Several pre-diagnosis lifestyle factors, including physical activity level, smoking status, and waist circumference, may predict survival with stage I to III colorectal cancer (CRC), according to research published in the International Journal of Cancer.1
The Melbourne Collaborative Cohort Study (MCCS) previously showed that physical activity prior to CRC diagnosis is linked to CRC-specific survival. This article includes 11 further years of follow-up to MCCS as well as data regarding microsatellite instability (MSI), disease subtype, and BRAF/KRAS status.
Of 1227 enrolled patients with CRC, 724 (467 colon/257 rectal) were included in survival analyses. During a median follow-up from diagnosis of 9 years, 339 patients died, including 170 CRC-specific deaths.
Although no overall association was found between cigarette smoking and CRC-specific survival, former smokers who quit at least 10 years prior to evaluation had a hazard ratio (HR) for CRC-specific death of 1.92. Smokers with BRAF-mutated disease also had an HR for death of 1.82.
Patients with a large waist-circumference had worse CRC-specific survival (HR for death per 10 cm increase, 1.25); there was, however, no clear association between body mass index and survival.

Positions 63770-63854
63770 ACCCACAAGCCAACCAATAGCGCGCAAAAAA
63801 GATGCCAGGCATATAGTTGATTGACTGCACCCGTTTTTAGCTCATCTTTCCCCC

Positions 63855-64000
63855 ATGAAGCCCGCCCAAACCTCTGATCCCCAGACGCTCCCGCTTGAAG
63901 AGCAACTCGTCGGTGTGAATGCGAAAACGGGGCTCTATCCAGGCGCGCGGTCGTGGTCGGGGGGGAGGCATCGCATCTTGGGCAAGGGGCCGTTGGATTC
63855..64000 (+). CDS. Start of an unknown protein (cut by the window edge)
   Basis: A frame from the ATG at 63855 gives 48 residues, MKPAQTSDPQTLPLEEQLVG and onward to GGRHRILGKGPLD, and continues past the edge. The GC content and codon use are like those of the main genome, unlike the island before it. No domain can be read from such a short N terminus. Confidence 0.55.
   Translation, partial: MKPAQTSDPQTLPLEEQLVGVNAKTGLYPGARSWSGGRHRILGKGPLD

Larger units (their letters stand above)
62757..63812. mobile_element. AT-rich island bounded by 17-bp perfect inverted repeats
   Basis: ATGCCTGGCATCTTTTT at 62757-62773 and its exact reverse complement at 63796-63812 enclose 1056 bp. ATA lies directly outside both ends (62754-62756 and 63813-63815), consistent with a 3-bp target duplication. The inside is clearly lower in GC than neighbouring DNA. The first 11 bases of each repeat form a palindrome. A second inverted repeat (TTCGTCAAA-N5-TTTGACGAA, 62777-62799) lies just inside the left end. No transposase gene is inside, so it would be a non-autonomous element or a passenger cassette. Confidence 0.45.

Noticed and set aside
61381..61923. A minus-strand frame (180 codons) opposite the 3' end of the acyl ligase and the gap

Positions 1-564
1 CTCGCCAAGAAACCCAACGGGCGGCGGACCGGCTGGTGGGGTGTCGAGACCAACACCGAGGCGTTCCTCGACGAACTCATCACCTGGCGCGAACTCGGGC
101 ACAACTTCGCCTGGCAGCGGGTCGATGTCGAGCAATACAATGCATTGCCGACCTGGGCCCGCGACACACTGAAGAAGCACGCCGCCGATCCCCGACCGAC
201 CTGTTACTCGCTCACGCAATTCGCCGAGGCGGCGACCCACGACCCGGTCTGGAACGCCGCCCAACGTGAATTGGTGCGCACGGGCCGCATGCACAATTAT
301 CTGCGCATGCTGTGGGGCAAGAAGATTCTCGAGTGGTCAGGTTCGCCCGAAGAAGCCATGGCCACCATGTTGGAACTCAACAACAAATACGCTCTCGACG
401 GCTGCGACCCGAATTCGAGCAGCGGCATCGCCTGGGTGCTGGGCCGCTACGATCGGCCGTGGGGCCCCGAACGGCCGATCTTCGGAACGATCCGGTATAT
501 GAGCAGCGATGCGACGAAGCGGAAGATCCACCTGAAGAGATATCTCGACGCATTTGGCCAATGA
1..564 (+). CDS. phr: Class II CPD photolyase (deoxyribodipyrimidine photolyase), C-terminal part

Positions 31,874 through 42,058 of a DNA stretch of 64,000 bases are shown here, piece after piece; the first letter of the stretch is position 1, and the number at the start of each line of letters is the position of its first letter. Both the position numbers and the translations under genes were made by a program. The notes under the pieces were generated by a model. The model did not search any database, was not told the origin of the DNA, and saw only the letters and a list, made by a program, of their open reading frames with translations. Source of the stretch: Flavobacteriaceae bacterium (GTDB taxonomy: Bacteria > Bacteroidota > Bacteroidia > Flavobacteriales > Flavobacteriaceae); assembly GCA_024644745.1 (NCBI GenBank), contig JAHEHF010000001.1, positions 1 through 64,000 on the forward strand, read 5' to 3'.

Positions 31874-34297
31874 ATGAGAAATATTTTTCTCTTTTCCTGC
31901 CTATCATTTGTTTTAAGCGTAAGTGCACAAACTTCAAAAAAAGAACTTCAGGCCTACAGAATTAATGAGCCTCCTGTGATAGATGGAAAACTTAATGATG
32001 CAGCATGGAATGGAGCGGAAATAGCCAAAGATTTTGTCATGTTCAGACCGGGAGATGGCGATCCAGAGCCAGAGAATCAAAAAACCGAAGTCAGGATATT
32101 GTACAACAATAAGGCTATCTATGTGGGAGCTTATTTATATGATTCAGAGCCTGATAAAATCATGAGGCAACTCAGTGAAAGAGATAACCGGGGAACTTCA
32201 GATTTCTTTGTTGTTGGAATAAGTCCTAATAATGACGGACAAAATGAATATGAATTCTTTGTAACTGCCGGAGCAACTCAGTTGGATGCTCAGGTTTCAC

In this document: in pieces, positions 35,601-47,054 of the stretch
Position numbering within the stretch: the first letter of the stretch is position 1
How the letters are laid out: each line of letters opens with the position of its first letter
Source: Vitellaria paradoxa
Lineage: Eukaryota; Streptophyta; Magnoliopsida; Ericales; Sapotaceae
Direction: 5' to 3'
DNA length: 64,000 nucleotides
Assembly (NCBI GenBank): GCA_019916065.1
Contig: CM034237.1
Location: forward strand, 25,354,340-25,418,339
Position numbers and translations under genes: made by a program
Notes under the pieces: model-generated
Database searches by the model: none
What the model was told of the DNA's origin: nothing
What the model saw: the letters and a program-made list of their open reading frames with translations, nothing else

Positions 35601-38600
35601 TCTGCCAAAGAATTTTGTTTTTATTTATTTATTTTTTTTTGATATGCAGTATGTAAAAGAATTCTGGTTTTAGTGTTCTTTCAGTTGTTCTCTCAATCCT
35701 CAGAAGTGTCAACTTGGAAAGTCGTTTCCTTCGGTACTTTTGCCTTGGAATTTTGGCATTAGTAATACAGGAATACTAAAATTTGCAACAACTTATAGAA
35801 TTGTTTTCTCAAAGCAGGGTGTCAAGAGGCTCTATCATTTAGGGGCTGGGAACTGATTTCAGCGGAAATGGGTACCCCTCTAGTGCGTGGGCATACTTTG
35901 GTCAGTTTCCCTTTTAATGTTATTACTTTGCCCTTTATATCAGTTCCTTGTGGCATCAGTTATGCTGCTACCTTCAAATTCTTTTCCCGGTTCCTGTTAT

Patients who exercised prior to diagnosis with stage II disease had improved CRC-specific survival (HR, 0.25), though no association was found between exercise and stage I or stage III disease.
No survival associations were noted for alcohol intake or MSI status.
The authors concluded that “smoking, exercise and obesity are not only risk factors for CRC, but are associated with survival after diagnosis. Future research is necessary to determine whether exercising, losing weight and smoking cessation after CRC diagnosis affect survival, and to examine underlying molecular pathological mechanisms underpinning these associations.”
- Jayasekara H, English DR, Haydon A, et al. Associations of alcohol intake, smoking, physical activity and obesity with survival following colorectal cancer diagnosis by stage, anatomic site and tumor molecular subtype. Int J Cancer. 2017 Sep 16. doi: 10.1002/ijc.31049 [Epub ahead of print]